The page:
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Fish around Tamarindo

Please find details below about some of the fish that can be found in the waters around Tamarindo.

Click on an image below to scroll down for more details about each fish. 

fish of Tamarindo roosterfish
fish of Tamarindo Yellow fin Tuna
fish of Tamarindo blue marlin
fish of Tamarindo mahi-mahi
fish of Tamarindo black marlin
fish of Tamarindo snapper
fish of Tamarindo striped marlin
fish of Tamarindo sailfish
fish of Tamarindo roosterfish

Roosterfish

Named after the 7 spines that extrude from its dorsal fin which create a comb similar to that of a Roster’s.

An extremely sought after gamefish, with sizes varying from around 20 lbs to over 100 lbs. Tamarindo offers great fishing opportunities for this catch and release fish, with plenty of rocky outcroppings, submerged structures and the Catalina Islands offering ideal habitats.

fish of Tamarindo blue marlin

Blue Marlin (Makaira Nigricans)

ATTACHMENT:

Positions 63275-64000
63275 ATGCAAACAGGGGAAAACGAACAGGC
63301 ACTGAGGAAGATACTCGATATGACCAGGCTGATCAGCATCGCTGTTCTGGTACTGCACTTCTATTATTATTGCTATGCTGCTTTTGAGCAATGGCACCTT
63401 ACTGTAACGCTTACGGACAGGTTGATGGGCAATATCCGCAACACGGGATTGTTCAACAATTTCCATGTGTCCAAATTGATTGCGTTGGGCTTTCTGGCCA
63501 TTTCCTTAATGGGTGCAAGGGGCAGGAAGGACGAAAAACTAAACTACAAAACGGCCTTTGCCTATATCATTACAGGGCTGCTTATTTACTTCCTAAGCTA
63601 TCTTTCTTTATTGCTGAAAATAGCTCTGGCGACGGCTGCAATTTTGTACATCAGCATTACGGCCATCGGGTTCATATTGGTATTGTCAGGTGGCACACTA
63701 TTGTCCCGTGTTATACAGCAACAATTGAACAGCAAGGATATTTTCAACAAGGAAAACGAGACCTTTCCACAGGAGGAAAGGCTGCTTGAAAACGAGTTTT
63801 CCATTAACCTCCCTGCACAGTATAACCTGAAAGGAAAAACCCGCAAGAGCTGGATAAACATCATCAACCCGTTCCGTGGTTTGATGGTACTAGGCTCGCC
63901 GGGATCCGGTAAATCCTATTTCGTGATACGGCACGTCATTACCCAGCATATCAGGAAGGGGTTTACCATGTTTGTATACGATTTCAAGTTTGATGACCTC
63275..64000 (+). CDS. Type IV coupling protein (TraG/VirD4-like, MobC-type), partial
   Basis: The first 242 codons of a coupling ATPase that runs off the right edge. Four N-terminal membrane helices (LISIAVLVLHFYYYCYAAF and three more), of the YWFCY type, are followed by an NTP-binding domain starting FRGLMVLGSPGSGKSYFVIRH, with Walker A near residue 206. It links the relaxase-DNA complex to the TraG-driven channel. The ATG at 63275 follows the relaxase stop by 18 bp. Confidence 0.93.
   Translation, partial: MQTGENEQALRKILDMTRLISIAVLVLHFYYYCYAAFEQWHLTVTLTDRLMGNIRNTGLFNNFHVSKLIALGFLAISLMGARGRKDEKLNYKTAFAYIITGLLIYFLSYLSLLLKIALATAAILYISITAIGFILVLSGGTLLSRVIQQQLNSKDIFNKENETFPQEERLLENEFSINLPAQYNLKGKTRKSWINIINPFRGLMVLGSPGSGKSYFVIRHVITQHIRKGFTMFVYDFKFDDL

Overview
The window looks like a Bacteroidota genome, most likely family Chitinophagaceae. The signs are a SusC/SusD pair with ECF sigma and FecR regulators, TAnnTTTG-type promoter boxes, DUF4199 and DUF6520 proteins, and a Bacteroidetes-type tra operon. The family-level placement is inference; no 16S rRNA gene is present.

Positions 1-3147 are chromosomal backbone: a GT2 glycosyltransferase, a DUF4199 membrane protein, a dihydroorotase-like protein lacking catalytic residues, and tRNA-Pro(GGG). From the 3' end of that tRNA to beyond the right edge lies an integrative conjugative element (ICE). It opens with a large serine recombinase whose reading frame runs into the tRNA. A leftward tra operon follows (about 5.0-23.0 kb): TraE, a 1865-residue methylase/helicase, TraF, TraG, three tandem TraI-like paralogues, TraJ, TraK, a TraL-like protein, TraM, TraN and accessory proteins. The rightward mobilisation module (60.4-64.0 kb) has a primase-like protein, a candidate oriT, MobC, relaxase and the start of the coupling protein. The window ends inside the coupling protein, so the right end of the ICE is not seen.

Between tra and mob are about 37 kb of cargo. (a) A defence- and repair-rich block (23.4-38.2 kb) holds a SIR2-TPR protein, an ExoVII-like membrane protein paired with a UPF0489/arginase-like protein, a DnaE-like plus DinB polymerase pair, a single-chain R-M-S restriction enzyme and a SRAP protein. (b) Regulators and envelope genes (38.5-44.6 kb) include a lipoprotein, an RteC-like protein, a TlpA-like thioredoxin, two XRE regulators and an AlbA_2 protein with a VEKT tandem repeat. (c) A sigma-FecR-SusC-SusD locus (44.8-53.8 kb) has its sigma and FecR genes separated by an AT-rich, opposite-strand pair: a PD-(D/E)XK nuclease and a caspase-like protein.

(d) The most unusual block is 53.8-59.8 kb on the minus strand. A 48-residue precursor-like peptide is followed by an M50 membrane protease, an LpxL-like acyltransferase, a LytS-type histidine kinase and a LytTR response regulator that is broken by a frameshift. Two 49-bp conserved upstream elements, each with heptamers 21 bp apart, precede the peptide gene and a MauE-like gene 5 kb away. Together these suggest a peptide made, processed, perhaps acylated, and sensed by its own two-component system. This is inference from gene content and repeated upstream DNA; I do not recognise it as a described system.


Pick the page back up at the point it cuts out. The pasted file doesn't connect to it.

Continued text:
One of the world’s largest “bony” fish. This fish exhibits a real difference between the genders, with males rarely exceeding 330 lbs and females often far surpassing 1,000 lbs.

One of the largest ever taken on rod & reel, “Choy’s Monster”, weighed in at a whopping 1,506 lbs. The average weight of this fish in the Tamarindo waters is around 300 lbs, still a very respectable catch!

fish of Tamarindo black marlin

Black Marlin (Makaira Indica)

Due to their elusive nature these are one of the most sought after Marlin. Rainy season In Guanacaste (between May to November) often brings these fish into shallower water where they are sometimes hooked just 3 miles offshore.

The largest rod and reel catch is thought to have been made by Alfred Glassell, Jr., weighing in at 1,560 lbs. Easily misidentified, the giveaway being Black Marlin have a very short dorsal fin and cannot retract their peck fins.

fish of Tamarindo striped marlin

Striped Marlin (Kajikia Audax)

These smaller but extremely agile marlin show up every year in mild to tropical Indo-Pacific Oceans providing Tamarindo based boats multiple daily hook-ups.